The Last Rose of Summer

Rose - 1618 Kingsway Dr 10-20-2015I’ve been struggling with what to post about Mother’s Birthday Season when she’s not here to celebrate it. I’ve made a dozen false starts, but none of them worked. Then, two things hit me today.

  • I got an email from Curator Jessica that read, “We had our first killing frost last night and my poor basil didn’t make it. This afternoon, while I was lamenting my basil, I turned around and saw one of my rosebushes had a bud that seemed to have weathered the frost. I sang the Grateful Dead to it and thought of you.”
  • I woke up to a flat tire (a nail nailed me). When I got back from having it patched, I opened the car door and was confronted with the rosebush on the light pole in front of the house. I took that as a sign I should visit Mother and Wife Lila’s Mother.

She was referring to Dark Muddy River

Miz Jessica heard Dark Muddy River because I told her I was considering it for a video about people and places along the Mississippi River that are no longer there.

When the last rose of summer pricks my finger
And the hot sun chills me to the bone
When I can’t hear the song for the singer
And I can’t tell my pillow from a stone

I will walk alone by the black muddy river
And sing me a song of my own
I will walk alone by the black muddy river
And sing me a song of my own

Mary Steinhoff tombstone 10-20-2015When the last bolt of sunshine hits the mountain
And the stars start to splatter in the sky
When the moon splits the southwest horizon
With the scream of an eagle on the fly

Tower Rock whirlpool full moon 07-22-2013_7338I will walk alone by the black muddy river
And listen to the ripples as they moan
I will walk alone by the black muddy river
And sing me a song of my own

Black muddy river
Roll on forever
I don’t care how deep or wide
If you got another side
Roll muddy river
Roll muddy river
Black muddy river roll

Lucille Perry tombstone 10-20-2015When it seems like the night will last forever
And there’s nothing left to do but count the years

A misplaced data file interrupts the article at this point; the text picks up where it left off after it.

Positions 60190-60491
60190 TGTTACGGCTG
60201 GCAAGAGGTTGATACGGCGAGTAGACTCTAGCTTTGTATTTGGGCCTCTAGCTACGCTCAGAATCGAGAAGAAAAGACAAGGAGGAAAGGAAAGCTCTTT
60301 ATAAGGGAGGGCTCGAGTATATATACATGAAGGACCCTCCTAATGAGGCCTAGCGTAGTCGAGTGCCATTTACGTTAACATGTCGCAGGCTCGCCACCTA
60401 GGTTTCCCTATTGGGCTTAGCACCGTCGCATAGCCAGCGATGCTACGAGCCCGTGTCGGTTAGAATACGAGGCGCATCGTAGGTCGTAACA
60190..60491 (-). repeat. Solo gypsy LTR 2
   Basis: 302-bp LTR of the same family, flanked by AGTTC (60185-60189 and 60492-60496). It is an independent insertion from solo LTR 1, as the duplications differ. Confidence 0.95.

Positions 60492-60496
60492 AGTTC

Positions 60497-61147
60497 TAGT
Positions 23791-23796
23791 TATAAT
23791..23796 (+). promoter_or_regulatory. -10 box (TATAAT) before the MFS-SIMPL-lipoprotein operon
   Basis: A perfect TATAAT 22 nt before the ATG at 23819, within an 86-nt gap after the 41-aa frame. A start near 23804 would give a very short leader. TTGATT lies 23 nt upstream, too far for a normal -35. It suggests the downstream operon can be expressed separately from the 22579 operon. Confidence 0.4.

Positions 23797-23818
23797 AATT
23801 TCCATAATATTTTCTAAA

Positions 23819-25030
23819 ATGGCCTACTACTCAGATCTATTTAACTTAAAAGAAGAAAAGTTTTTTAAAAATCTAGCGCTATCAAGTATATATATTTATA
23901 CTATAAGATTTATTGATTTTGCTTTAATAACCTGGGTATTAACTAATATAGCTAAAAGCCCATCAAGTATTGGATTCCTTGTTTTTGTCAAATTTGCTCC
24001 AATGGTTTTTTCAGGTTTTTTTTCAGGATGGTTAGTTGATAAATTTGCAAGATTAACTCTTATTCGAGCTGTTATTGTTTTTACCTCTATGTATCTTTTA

When the strings of my heart start to sever
And stones fall from my eyes instead of tears

I will walk alone by the black muddy river
And dream me a dream of my own
I will walk alone by the black muddy river
And sing me a song of my own
And sing me a song of my own

The song

I’ve listened to that song while riding my bike around Lake Okeechobee on nights that are pitch-dark except for bolts of heat lightning cutting across the sky, and I’ve played it while watching the whirlpool swirl around Tower Rock in the Mississippi. It hits me differently every time, particularly in this context. I’m still going to have to come up with a Birthday Season story, but this will have to do as a space filler.

Click on the photo above to hear it on YouTube.

16 Replies to “The Last Rose of Summer”

  1. Ken,
    I’m sorry this is a difficult “season” for you. I’ve enjoyed your posts about your family. Your Mother must have been one special lady.
    Ruth Ellen

  2. Ken, do you mind if I ask, what is the meaning of the symbol of the Indian Chief surrounded by three arrows on your Mother’s headstone?

    Grieving the loss of a parent with you …

  3. As I read your beautiful words and gaze at the wonderful photos on this dark, Georgia morning, I am returned to memories of my own Mother in the land of her birth. Thank you, Ken.

  4. such a moving and beautiful post–thanks to you and Curator Jessica–
    I especially love the imagery you’ve included of your
    soulful nightly rides along Okeechobee
    I do hope you go forward with your video and possibly a book?

    Wishing you sweet peace and serenity as you navigate through this birthday season.

  5. Dad would have been 87 today, October 21. He has been gone 6 months. It is difficult to get my heart to accept what my brain says is true. I wish you well. I wish you peace.

  6. Your Mother was a sweet lady and was always so active ! My Mother has been gone since Feb.13th. 1980 and I still miss her and think about her all the time!It is always a little sad going to Cape Girardeau now! Bless you Ken !

  7. Thank you, Ken, for sharing the meaning of the symbols on your parents mutual headstone. I am very proud of the dedication from your Dad, now realizing what selfless gestures he gave of himself. There’s no doubt he was an exceptional, very strong man, same as your beautiful Mother. May they both rest in peace.

  8. Obviously, I’m scrolling back, and came across this lovely remembrance of your remarkable mother. I thought I’d share something that has a great deal of emotional resonance with me: this version of the classic “Black Muddy River”, by the woman who has been called by many (including Yours Truly) England’s Finest Singer, the folk legend, Norma Waterson.

    The other players and singers on this track are all remarkably talented artists, whose Wikipedia pages are filled with a jaw-dropping list of accomplishments.

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